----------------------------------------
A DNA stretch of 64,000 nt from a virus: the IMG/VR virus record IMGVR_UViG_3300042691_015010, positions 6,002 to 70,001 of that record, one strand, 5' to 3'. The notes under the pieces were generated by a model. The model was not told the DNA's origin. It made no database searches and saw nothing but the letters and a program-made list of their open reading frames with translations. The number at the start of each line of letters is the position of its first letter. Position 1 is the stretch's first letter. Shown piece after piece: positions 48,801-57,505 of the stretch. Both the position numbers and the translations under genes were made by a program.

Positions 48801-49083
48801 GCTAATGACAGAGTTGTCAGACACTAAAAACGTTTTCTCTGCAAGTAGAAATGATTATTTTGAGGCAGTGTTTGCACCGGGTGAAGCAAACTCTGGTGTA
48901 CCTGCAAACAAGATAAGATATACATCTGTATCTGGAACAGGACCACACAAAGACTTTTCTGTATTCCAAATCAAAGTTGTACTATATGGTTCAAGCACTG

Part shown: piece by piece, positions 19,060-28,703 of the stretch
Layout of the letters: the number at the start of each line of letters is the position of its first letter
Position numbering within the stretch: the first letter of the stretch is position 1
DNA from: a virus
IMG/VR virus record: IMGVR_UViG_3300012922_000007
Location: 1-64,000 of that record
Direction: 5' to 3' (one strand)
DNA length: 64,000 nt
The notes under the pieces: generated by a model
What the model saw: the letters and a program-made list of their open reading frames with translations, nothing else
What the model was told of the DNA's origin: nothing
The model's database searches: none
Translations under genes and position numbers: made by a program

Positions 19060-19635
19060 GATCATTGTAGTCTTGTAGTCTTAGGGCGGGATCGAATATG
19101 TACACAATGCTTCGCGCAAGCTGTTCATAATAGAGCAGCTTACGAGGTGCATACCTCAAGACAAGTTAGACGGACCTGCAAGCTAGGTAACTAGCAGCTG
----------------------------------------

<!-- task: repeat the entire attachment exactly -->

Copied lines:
A DNA stretch of 64,000 nt from a virus: the IMG/VR virus record IMGVR_UViG_3300042691_015010, positions 6,002 to 70,001 of that record, one strand, 5' to 3'. The notes under the pieces were generated by a model. The model was not told the DNA's origin. It made no database searches and saw nothing but the letters and a program-made list of their open reading frames with translations. The number at the start of each line of letters is the position of its first letter. Position 1 is the stretch's first letter. Shown piece after piece: positions 48,801-57,505 of the stretch. Both the position numbers and the translations under genes were made by a program.

Positions 48801-49083
48801 GCTAATGACAGAGTTGTCAGACACTAAAAACGTTTTCTCTGCAAGTAGAAATGATTATTTTGAGGCAGTGTTTGCACCGGGTGAAGCAAACTCTGGTGTA
48901 CCTGCAAACAAGATAAGATATACATCTGTATCTGGAACAGGACCACACAAAGACTTTTCTGTATTCCAAATCAAAGTTGTACTATATGGTTCAAGCACTG

Part shown: piece by piece, positions 19,060-28,703 of the stretch
Layout of the letters: the number at the start of each line of letters is the position of its first letter
Position numbering within the stretch: the first letter of the stretch is position 1
DNA from: a virus
IMG/VR virus record: IMGVR_UViG_3300012922_000007
Location: 1-64,000 of that record
Direction: 5' to 3' (one strand)
DNA length: 64,000 nt
The notes under the pieces: generated by a model
What the model saw: the letters and a program-made list of their open reading frames with translations, nothing else
What the model was told of the DNA's origin: nothing
The model's database searches: none
Translations under genes and position numbers: made by a program

Positions 19060-19635
19060 GATCATTGTAGTCTTGTAGTCTTAGGGCGGGATCGAATATG
19101 TACACAATGCTTCGCGCAAGCTGTTCATAATAGAGCAGCTTACGAGGTGCATACCTCAAGACAAGTTAGACGGACCTGCAAGCTAGGTAACTAGCAGCTG